Encyclopædia Britannica, Ninth Edition/Deacon

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From volume VII of the work.
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DEACON (διάκονος, minister, servant), the name given to the lowest order of minister in the Christian church. From the appointment of the seven Hellenic deacons (Acts vi.) we learn that their duty under the apostles was simply to distribute alms from the public fund. In the early church, however, they soon came to discharge higher functions. They assisted the bishop and presbyter in the service of the sanctuary ; in the administration of the Eucharist they handed the elements to the people ; they instructed the catechumens, and in some cases baptized ; and the archdeacons came to exercise in the 6th century the judicial power of the bishop over the inferior clergy. In the Church of England the form of ordaining deacons declares that it is their office to assist the priest in the dis tribution of the holy communion; in which, agreeably to the practice of the ancient church, they are confined to the administering of the wine to the communicants. A deacon in England is not capable of holding any benefice, yet he may officiate as a private chaplain, as curate to a beneficed clergyman, or as lecturer in a parish church. He may be ordained at twenty-three years of age, anno currente ; but it is expressly provided that the bishop shall not ordain the same person a priest and deacon on the same day. In Presbyterian churches, as in apostolic times, the deacons have charge only of the pecuniary affairs of the congregation. In the Human Catholic Church it is the deacon s office to incense the officiating priest or prelate ; to lay the corporal on the altar ; to receive the paten or cup from the sub- deacon, and present it to the person officiating ; to incense the choir ; to receive the pix from the officiating prelate, and to carry it to the subdeacou ; and at a pontifical mass, when the archbishop gives the blessing, to put the mitre on his head, and to take off the archiepiscopal pall and lay it on the altar.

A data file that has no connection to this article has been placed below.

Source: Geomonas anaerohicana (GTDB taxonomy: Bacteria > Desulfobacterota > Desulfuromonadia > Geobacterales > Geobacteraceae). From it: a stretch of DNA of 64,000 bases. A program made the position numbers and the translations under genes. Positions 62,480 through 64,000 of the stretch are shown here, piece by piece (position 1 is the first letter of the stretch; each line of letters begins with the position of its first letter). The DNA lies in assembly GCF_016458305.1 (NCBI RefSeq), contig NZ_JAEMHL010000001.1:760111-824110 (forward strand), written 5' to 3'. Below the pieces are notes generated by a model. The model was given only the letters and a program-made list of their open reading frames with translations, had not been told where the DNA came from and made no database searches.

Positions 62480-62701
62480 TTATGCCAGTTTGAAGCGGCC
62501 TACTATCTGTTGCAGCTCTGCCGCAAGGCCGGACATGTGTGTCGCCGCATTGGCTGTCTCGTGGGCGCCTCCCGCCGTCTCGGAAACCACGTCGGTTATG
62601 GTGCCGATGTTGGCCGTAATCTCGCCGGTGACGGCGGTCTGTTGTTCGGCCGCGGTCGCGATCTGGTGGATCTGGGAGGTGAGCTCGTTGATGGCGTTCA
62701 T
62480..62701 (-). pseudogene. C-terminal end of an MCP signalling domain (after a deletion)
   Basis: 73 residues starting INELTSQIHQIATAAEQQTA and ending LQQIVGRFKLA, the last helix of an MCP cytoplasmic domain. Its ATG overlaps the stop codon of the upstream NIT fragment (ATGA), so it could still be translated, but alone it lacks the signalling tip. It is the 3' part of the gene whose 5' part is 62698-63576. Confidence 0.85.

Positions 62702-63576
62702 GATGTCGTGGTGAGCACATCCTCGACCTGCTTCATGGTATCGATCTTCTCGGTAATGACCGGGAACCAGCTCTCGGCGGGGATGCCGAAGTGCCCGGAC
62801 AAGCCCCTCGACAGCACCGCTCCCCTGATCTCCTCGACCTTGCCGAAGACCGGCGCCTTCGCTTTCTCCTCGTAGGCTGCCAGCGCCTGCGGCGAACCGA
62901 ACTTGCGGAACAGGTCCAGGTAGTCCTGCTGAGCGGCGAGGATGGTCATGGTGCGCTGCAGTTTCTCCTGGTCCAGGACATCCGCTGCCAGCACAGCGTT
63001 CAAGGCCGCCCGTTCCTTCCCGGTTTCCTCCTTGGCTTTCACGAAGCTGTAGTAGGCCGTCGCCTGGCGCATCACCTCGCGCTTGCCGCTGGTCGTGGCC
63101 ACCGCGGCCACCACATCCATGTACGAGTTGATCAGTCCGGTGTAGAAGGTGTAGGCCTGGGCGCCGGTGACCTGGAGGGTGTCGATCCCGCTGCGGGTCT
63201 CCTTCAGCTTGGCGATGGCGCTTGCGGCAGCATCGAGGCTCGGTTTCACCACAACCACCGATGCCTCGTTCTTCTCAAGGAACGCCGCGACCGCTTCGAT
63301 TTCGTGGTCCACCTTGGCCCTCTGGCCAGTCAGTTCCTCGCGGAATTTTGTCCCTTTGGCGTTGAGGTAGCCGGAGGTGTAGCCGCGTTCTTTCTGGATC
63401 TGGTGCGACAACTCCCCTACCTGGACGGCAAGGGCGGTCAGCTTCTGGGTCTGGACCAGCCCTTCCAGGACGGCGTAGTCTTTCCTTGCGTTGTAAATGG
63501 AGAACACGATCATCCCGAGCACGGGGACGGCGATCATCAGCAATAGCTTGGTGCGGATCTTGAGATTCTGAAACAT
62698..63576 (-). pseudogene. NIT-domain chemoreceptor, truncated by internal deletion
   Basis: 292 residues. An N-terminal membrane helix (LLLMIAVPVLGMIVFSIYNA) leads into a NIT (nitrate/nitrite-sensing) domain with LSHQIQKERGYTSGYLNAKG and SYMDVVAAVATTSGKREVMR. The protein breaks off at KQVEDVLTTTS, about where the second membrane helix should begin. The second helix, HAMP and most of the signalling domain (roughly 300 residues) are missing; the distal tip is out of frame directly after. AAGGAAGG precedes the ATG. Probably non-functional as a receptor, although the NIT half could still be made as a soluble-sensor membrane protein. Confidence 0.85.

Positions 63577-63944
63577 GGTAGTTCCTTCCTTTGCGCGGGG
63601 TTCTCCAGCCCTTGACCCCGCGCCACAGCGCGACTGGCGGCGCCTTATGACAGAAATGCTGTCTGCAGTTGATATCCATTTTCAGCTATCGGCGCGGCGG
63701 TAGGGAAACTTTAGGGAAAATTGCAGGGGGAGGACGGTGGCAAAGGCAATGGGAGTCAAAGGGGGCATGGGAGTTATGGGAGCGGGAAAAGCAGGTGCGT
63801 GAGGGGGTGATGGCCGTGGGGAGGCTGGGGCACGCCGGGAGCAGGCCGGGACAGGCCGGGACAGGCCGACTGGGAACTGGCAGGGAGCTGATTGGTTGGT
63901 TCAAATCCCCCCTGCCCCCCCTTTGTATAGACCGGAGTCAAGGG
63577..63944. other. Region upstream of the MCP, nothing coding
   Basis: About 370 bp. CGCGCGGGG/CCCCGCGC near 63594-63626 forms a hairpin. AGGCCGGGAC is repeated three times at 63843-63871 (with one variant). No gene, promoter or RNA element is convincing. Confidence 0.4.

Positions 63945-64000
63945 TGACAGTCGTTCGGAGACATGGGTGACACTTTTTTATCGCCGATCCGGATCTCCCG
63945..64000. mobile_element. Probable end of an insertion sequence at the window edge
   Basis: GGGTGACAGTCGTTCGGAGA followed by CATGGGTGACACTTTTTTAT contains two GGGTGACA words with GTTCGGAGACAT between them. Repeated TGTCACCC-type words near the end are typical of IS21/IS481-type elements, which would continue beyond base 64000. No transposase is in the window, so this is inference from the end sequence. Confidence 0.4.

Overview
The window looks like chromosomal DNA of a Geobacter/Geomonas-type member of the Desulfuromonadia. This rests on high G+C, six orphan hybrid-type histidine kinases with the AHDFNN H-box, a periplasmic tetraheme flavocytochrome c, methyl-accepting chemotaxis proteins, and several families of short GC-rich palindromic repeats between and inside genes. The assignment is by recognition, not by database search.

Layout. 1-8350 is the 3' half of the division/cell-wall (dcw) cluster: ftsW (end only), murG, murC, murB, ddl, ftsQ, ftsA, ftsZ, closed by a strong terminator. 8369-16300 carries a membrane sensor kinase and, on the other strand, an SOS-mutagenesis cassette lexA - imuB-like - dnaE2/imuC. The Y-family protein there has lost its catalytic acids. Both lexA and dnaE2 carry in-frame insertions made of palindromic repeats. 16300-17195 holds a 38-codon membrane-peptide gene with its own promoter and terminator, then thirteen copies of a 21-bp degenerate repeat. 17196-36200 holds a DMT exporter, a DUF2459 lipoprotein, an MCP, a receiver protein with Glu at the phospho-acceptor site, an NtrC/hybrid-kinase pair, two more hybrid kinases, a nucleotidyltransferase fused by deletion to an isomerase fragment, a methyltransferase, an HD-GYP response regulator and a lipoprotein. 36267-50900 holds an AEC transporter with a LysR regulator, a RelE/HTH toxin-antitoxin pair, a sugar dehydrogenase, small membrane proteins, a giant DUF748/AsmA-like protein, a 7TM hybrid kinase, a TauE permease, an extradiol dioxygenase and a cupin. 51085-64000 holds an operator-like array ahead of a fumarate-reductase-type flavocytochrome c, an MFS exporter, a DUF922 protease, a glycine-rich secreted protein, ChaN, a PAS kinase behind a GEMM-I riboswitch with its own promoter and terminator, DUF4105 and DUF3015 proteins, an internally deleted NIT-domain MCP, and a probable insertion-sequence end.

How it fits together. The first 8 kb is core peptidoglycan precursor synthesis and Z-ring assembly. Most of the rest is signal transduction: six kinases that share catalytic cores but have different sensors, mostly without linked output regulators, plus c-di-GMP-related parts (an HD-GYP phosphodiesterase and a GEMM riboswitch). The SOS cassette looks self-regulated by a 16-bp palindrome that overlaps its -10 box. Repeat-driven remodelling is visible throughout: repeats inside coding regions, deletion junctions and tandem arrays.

Deaconess.—This was the title of a ministry to which women were appointed in the early church, whose duty it was to perform certain functions towards female catechumens during the ceremony of baptism by immersion, which could not so well be performed by the deacons. Their age was at first fixed at sixty years, but it was after wards reduced to forty years, and no married woman was eligible to the office. Abuses gradually became prevalent amongst the deaconesses, which led to the suppression of their ministry in the Latin church in the 6th century. The office was abolished in the Greek church in the 12th century.